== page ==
The remainder of the drive across Minnesota on I-90 was uneventful. A lot of windmills, that is it. Our first stop off on our journey to the Badlands was in Sioux Falls, SD. I’ve been to this town before. In fact, whenever I see this town, I think to myself that if I were to ever run a city, this is what it would look like, mainly on the count of how many signs that say “CASINO” one encounters here. Of course, they are mainly for places that throw in a slot machine or two, not full-fledged casinos with table games and all, but you still see them. And it makes you think this town is a gambling haven. We encounter a couple of other peculiarities in Sioux Falls. First, the gas station we filled up at had the following “Free Dandelion” sign. I not sure if that was supposed to be a joke or for real. Then, we saw something peculiar from a civil engineering standpoint, an interstate highway, 229, that actually turns into a dirt road (after its’ junction with I-90). From the point of view of someone who did not even know dirt roads still existed until college, but then became all too familiar with them on storm chases. I still think of dirt roads as not belonging in areas near “civilization”.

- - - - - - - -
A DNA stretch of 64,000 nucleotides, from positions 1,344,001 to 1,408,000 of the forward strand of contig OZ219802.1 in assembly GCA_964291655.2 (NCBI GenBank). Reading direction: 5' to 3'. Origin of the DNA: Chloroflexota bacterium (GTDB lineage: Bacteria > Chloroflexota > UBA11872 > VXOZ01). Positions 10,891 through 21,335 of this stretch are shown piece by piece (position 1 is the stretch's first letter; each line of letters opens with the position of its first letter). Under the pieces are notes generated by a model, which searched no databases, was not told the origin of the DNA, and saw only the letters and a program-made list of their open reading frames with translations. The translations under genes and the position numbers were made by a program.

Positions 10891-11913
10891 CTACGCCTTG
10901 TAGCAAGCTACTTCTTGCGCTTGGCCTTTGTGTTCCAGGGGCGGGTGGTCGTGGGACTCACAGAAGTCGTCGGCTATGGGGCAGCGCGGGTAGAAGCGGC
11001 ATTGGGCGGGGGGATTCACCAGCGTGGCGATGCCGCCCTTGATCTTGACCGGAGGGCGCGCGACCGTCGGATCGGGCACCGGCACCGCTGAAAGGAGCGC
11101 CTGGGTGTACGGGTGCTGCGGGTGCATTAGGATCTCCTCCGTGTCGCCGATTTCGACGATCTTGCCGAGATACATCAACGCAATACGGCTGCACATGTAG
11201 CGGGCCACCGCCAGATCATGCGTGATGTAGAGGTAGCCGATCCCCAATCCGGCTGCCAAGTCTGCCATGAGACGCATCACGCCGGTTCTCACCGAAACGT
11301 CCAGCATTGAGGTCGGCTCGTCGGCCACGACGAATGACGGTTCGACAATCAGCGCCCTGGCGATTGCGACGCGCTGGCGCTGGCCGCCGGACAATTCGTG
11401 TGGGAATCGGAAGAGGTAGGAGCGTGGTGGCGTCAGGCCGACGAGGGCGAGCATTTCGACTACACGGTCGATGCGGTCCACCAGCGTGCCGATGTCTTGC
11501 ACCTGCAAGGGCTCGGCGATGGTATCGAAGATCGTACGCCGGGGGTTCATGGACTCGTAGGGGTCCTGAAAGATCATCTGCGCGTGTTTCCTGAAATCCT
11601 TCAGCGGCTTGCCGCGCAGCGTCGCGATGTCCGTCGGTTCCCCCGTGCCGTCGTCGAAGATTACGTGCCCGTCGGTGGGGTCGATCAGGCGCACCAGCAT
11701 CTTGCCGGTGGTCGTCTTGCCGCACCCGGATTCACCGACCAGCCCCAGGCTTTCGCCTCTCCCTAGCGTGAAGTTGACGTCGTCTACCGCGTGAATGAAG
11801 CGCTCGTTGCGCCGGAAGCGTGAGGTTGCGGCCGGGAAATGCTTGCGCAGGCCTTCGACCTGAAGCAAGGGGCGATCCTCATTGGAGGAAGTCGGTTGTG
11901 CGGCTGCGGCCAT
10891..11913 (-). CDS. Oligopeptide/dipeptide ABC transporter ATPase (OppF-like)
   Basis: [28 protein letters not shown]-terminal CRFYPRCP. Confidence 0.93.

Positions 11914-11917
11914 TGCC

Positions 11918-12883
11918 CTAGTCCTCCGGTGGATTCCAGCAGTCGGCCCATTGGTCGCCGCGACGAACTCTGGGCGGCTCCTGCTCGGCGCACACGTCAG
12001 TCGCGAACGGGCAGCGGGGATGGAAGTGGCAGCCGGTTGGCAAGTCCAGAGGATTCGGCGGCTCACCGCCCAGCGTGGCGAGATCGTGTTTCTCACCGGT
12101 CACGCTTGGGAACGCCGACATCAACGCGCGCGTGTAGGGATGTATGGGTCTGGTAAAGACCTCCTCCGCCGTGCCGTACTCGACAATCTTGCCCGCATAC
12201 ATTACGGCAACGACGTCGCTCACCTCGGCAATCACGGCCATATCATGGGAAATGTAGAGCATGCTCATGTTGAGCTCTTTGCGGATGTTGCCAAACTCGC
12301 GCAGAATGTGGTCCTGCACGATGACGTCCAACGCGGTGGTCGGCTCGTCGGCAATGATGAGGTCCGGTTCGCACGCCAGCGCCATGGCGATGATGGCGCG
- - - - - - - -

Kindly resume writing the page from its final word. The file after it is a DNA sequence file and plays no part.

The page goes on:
To break up the drive, we stop at the Mitchell Corn Palace, in Mitchell, which is just over an hour farther down I-90. For over 100 years, they have been building a succession of buildings that are actually made out of corn. Since corn does not last too long, roughly once a year they reconstruct the building with a different theme. The whole practice is rather ridiculous if you think about it. It becomes even more ridiculous when you see that the town’s city hall is actually attached to this building! Imagine being able to say you get to go to a castle every day because you are the mayor of the seventh largest town in South Dakota. Talk about the life.



My party thankfully avoids making all of the corn related puns one could make when visiting a ridiculous exhibit like this. I won’t repeat any of them, but I am sure you have thought of at least four by now. I did enjoy getting my picture taken with “Cornelious”, and buying a corn dog at the concession stand.